Haikyuu goes out of its way to show both sides of the battle, the joy of the winners and the heartache of the losers, the characters themselves wear that emotion on their face. As a result, when all these aspects come together an atmosphere is created where you start celebrating their wins and reflecting on their losses like they were watching your favourite team. For an anime to bring out such emotion is testament to the creators skills because they make the results feel real.
This obsession with winning and utmost desire to not experience the crushing feeling of defeat is always emphasised in the anime which makes it so relatable. Similarly, Volleyball is a sport where only a certain number of players can be on the court at any given time which means for those not deemed good enough to play, they are forced to watch their peers take centre stage. For many, this is probably the worst feeling losing whilst not being able to do anything or even feeling like you have cost your team the match. Interestingly, these two factors are seen within karasuno because the protagonists’ obsession with the sport they are constantly getting better. This means where once the position of the team’s ace was secure, due to Hinata’s growth it, like every other position, is up for grabs. Moreover, those on the bench train and push themselves in order to secure a staring place in the small line-up. This therefore creates a loop where in order to keep your place you have to train hard which means those who want to take your place train harder and so forth.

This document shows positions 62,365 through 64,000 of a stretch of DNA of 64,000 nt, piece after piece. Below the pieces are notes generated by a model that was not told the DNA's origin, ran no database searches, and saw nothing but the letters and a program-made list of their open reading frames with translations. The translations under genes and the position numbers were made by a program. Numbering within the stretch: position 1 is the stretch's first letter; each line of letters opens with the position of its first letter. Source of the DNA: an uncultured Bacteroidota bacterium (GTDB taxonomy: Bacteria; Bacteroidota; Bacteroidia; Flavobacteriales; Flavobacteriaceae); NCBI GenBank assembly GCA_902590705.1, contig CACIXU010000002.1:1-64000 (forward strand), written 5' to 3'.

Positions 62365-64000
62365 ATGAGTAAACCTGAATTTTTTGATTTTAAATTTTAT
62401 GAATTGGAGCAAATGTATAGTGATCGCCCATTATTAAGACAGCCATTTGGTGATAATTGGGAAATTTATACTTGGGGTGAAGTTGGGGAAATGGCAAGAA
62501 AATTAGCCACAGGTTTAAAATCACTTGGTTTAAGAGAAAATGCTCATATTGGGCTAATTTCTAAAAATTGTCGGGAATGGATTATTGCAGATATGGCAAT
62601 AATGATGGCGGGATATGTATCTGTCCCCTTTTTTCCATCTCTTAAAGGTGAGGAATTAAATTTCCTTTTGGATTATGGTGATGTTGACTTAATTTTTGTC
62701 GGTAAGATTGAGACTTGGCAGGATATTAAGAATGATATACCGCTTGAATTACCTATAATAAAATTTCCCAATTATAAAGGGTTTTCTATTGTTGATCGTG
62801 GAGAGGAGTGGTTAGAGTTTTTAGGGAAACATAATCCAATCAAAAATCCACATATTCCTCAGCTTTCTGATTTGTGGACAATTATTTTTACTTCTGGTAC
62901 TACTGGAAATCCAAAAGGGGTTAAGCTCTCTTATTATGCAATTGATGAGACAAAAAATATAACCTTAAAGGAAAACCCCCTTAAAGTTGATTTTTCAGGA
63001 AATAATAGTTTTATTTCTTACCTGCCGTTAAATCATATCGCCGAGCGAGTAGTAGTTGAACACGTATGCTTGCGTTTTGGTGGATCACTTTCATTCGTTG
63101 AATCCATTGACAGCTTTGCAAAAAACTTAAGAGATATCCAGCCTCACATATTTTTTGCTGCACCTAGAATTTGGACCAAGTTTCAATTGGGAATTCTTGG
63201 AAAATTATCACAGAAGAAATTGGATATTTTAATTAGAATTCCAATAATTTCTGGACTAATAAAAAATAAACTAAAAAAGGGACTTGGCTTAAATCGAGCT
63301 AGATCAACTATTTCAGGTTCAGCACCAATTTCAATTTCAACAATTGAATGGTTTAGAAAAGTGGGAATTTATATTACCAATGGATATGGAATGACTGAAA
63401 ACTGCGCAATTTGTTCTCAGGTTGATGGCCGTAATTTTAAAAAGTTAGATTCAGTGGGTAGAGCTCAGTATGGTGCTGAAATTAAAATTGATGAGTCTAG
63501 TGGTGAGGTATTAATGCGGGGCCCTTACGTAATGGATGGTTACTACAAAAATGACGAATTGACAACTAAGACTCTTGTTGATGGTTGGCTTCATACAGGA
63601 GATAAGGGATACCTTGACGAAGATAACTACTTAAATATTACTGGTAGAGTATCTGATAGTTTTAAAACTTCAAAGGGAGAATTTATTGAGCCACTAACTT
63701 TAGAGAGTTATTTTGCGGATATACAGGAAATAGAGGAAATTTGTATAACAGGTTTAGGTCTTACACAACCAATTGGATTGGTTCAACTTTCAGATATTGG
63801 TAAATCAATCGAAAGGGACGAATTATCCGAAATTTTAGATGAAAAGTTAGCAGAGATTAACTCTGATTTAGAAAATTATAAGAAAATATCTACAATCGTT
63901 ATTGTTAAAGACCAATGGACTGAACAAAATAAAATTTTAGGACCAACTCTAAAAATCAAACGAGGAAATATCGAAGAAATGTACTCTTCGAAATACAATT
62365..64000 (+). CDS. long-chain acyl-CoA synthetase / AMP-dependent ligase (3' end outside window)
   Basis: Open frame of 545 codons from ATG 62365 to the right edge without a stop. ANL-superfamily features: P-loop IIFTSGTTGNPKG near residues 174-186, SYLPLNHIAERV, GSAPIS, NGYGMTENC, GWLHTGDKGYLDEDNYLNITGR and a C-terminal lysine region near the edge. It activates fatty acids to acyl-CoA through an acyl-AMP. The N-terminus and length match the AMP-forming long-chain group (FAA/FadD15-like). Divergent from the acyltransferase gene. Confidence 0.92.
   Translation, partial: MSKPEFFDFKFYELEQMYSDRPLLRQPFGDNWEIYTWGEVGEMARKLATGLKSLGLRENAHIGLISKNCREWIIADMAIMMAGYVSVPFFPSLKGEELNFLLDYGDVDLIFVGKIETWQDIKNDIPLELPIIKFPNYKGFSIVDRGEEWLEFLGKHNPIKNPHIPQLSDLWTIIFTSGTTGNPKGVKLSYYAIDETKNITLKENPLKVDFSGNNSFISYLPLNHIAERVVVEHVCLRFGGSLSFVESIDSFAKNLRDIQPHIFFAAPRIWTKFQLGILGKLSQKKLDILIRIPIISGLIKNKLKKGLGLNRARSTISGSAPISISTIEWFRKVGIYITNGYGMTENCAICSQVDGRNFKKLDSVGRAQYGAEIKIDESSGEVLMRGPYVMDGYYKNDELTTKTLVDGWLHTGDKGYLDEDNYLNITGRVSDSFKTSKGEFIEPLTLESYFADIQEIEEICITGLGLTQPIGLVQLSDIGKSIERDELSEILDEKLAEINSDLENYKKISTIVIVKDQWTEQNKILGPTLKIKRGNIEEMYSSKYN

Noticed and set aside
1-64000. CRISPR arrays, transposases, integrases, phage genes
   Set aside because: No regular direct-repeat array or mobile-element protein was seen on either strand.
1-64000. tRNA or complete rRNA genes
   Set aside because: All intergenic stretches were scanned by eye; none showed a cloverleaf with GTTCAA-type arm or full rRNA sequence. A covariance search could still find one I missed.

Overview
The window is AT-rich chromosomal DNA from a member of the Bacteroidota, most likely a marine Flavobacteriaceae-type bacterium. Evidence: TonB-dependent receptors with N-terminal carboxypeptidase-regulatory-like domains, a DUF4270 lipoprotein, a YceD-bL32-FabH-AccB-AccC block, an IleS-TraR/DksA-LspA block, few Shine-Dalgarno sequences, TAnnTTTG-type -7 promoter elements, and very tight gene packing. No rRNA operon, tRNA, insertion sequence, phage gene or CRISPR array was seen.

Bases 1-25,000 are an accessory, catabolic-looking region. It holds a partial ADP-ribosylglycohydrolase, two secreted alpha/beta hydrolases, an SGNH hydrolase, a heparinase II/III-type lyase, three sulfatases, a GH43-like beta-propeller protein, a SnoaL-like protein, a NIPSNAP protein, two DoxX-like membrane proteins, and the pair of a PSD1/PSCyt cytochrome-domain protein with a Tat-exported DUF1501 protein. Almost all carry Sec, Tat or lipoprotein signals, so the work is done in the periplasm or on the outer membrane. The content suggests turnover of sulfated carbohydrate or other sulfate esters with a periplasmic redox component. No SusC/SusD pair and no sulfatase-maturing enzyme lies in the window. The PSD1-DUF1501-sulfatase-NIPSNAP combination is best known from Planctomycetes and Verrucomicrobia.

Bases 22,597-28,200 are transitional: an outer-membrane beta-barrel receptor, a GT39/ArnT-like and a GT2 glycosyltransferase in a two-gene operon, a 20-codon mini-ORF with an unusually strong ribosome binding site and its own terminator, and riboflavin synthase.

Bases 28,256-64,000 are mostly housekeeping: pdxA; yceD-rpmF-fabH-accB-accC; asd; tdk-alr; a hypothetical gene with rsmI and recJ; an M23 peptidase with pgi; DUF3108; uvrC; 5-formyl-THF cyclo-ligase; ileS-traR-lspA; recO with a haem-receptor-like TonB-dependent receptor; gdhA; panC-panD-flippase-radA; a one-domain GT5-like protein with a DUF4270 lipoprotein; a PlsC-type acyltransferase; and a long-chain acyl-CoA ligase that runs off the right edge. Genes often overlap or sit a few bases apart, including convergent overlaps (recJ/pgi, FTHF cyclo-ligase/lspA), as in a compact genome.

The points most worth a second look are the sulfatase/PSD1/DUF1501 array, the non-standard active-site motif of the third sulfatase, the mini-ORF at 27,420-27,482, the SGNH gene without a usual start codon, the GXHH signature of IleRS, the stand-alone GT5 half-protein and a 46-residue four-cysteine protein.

The best thing about Haikyuu is you see this development in the players every season and every match. For example, at the start Hinata closed his eyes when spiking but now in the recent season has shown the ability to receive, block and read an opponent. Like I said before when an anime is able to get you excited about a win or an awesome move or proud in a characters development (Hinata) you know it’s a great anime. I think a part of what makes the anime great and a pretty good example of what all anime should strive to copy is how characters Hinata and Kageyama changed through the seasons. I’ve already touched on Hinata’s development but Kageyama also showed remarkable growth. He went from being a person whose teammates disliked him due to his demanding nature which was evident by impossible to hit passes, to someone who adapted his passes to suit the skills of his new teammates and started trying to read his mates emotions so as to better serve them.